We wish to aggregate data in a way that can only be produced by carrying out multiple aggregation operations in sequence.

An example is computing the monthly average of number of daily events. To do that we would need to carry out to aggregations in sequence:

- Group by day and then compute the number of events for each day.
- Group the output of the first step by month and then compute the average.

We will cover two common scenarios of sequential aggregation:

**Grouping Column Subset:**We start by aggregating by a set of columns then we aggregate by a subset of that original set. For instance, we aggregate by location and category and compute the number of events then group by location alone and compute the median number of events per category for that location.**Lower Time Resolution:**A common sequential aggregation scenario is sequential aggregation over time, where we first aggregate over a smaller time span (higher resolution) then over a larger time span (lower resolution). A common example is to compute the average value over say a year of a sum computed over a month. In a commercial setting, this may be average monthly customer spend.

We wish to aggregate data in a way that can only be produced by carrying out multiple aggregation operations in sequence.

In this example, for each value of the column `col_1`

in the data frame `df`

, we wish to obtain the average number of rows and average sum of values of `col_3`

for groups defined by the combinations of `col_1`

and `col_2`

.

```
df_2 = (df
.groupby(['col_1', 'col_2'], as_index=False)
.agg(
count = ('col_3', 'size'),
value = ('col_3', 'sum'))
.groupby('col_1', as_index=False)
.agg(
avg_count=('count', 'mean'),
avg_value=('value', 'mean')))
```

Here is how this works:

- We perform a sequence of two data aggregation operations as follows:
- First Aggregation: By
`col_1`

and`col_2`

- We first group the rows in
`df`

by the values in the`col_1`

and`col_2`

columns using the`groupby()`

function. - Then, for each group, we compute the number of rows in the group (i.e., the size) and the sum of the values in the
`col_3`

column via the first call to`agg()`

. - The output of the first aggregation is a new dataframe with one row for each unique combination of values of the columns
`col_1`

and`col_2`

, and two columns`count`

and`value`

.

- We first group the rows in
- Second Aggregation: By
`col_1`

- We group the resulting dataframe by the values of the column
`col_1`

. - Then, for each group we compute the average count and average sum for each group via the second call to
`agg()`

. - The output of the second aggregation is a new dataframe with one row for each unique value of the column
`col_1`

and two columns`avg_count`

and`avg_value`

.

- We group the resulting dataframe by the values of the column
- Note in both calls to
`groupby()`

we set`as_index=False`

so the grouping columns are retained as columns in the output and not pushed into the`Index`

. While this is often convenient, as in this case, there are situations when letting`groupby()`

create an`Index`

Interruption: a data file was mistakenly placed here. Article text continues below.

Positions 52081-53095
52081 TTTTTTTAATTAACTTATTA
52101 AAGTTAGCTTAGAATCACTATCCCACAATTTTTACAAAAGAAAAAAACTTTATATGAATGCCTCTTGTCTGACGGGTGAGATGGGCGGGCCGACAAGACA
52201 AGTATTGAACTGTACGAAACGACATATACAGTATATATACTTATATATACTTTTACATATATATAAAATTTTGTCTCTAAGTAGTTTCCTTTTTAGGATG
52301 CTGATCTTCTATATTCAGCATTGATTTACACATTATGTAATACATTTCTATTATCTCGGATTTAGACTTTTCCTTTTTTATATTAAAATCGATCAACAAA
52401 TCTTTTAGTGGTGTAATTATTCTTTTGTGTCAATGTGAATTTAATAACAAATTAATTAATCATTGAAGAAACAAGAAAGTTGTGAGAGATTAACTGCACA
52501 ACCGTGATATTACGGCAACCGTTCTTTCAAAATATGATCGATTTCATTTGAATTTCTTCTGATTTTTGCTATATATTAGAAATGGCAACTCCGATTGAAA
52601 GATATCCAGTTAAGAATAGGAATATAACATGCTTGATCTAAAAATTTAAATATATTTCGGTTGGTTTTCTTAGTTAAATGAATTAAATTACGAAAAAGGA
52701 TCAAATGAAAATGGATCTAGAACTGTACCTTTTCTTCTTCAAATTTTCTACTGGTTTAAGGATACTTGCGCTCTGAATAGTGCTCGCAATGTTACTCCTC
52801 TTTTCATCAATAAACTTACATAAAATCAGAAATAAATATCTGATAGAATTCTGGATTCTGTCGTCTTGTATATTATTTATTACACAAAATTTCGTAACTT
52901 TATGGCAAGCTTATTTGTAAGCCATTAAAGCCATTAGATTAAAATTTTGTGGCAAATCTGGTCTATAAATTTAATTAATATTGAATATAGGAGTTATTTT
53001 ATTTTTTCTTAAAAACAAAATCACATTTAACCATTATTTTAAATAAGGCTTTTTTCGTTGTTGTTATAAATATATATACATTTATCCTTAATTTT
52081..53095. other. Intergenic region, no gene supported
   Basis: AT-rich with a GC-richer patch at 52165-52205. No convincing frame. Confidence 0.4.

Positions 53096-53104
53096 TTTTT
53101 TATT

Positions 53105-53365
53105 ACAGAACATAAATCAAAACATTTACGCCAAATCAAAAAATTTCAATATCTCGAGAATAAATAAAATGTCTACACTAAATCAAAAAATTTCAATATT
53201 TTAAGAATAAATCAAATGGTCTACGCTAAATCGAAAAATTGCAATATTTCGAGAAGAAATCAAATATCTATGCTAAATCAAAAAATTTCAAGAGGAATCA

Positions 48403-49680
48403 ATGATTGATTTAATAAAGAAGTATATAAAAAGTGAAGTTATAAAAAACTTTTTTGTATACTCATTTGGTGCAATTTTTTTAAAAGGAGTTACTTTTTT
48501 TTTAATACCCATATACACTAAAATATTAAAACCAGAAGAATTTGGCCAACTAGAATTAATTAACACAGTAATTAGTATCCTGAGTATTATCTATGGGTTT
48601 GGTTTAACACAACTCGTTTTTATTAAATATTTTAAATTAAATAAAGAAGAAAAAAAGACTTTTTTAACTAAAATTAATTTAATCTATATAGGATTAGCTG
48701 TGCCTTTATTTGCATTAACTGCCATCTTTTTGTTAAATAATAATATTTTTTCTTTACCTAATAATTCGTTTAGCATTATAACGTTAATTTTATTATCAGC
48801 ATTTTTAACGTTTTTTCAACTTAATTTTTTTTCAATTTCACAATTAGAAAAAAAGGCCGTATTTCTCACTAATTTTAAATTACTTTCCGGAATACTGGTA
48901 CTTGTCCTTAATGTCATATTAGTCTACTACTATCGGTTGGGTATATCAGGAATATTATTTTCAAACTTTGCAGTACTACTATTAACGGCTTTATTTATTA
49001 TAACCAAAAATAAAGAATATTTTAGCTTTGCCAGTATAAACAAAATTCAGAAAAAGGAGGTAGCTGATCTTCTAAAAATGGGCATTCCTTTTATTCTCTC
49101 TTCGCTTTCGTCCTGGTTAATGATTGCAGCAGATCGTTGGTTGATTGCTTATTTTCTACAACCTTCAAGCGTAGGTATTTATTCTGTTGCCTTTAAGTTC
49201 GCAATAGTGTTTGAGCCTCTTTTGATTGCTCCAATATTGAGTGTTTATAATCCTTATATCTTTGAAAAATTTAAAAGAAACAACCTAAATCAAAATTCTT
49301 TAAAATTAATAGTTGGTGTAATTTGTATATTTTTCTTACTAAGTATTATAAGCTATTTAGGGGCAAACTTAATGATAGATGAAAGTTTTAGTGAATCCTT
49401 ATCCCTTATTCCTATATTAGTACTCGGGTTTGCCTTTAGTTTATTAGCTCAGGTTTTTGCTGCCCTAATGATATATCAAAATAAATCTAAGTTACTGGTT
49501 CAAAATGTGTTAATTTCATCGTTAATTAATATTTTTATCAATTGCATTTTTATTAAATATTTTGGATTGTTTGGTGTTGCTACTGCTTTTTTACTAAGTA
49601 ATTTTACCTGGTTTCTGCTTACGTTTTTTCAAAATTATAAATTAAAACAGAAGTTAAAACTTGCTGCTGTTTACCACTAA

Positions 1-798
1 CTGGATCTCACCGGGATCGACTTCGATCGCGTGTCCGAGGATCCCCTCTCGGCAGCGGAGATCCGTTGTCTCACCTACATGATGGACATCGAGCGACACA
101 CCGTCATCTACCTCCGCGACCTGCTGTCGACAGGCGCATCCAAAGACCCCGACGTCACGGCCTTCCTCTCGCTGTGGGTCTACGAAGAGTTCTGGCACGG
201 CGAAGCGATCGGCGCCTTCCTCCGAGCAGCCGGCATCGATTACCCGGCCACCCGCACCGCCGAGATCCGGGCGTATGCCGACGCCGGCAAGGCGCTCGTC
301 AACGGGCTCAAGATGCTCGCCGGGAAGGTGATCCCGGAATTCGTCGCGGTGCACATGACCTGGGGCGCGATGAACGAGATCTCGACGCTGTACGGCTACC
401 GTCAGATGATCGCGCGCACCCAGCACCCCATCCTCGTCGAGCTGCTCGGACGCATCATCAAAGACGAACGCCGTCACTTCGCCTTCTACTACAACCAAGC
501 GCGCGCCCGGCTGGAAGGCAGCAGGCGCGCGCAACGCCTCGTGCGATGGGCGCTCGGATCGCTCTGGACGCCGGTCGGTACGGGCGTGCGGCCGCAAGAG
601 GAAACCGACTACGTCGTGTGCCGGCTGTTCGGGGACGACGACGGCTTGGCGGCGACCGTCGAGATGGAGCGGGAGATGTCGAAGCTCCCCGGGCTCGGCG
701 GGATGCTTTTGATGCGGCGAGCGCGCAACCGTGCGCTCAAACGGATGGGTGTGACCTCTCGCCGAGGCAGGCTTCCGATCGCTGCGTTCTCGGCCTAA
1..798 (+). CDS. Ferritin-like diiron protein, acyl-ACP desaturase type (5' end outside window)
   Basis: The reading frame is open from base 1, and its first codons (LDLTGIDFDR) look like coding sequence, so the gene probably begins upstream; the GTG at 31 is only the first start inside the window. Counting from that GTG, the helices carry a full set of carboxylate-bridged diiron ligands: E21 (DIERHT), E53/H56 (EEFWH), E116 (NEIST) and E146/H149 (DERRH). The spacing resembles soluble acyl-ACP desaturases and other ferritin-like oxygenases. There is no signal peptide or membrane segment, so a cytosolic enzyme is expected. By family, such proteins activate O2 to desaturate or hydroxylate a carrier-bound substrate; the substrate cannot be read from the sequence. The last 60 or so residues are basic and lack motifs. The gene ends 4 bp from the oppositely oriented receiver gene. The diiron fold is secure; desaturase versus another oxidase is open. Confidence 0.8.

from the grouping columns is the way to go. We cover some such scenarios in Grouping.

We wish to compute a lower resolution aggregation of a higher resolution aggregation of data.

In this example, we wish to aggregate the data frame `df`

over a date time column `col_1`

such that for each day, we obtain the average hourly number of rows and average hourly sum of values of the column `col_2`

.

```
df_3 = (df
.resample('H', on='col_1')
.agg(
count=('col_2', 'size'),
value=('col_2', 'sum'))
.resample('D')
.agg(
count=('count', 'mean'),
value=('value', 'mean'))
.reset_index())
```

Here is how this works:

- We perform a sequence of two data aggregation operations at successively lower time resolutions as follows.
- First Aggregation: By Hour
- In
`resample('H', on='col_1')`

, we use the`resample()`

function to group the rows in hourly intervals extracted from the values of the column`col_1`

. - Consider
`resample()`

as an equivalent to`group_by()`

that makes it easier to group by different spans of time. We cover`resample()`

in some detail in Date Time Operations. - For each group, we compute the number of rows in the group (i.e., the size) and the sum of the values of the column
`col_2`

via the first call to`agg()`

. - The output of the first aggregation is a new dataframe with one row for each unique hour in the
`col_1`

column, and the values in the`hour_count`

and`hour_value`

columns are the count and the sum of values of the column`col_2`

for each hour, respectively.

- In
- Second Aggregation: By Day
- We group the resulting dataframe in daily intervals i.e. by the day on which each hour occurred via
`resample('D')`

- Note that we didn't need to pass a column name to the second call to
`resample()`

because the output of the first call to`resample()`

has a`DateTimeIndex()`

which holds the hours. - We then compute the average count and average value for each day via the second call to
`agg()`

. - The output is a new dataframe with one row for each unique day, and two columns
`avg_count`

and`avg_value`

.

- We group the resulting dataframe in daily intervals i.e. by the day on which each hour occurred via
- We use the
`reset_index()`

method to reset the index of the resulting dataframe, which moves the`DateTimeIndex`

back into a column`col_1`

and replaces that with a default sequential index starting from 0. - For a more detailed coverage of date time operations, see Date Time Operations.

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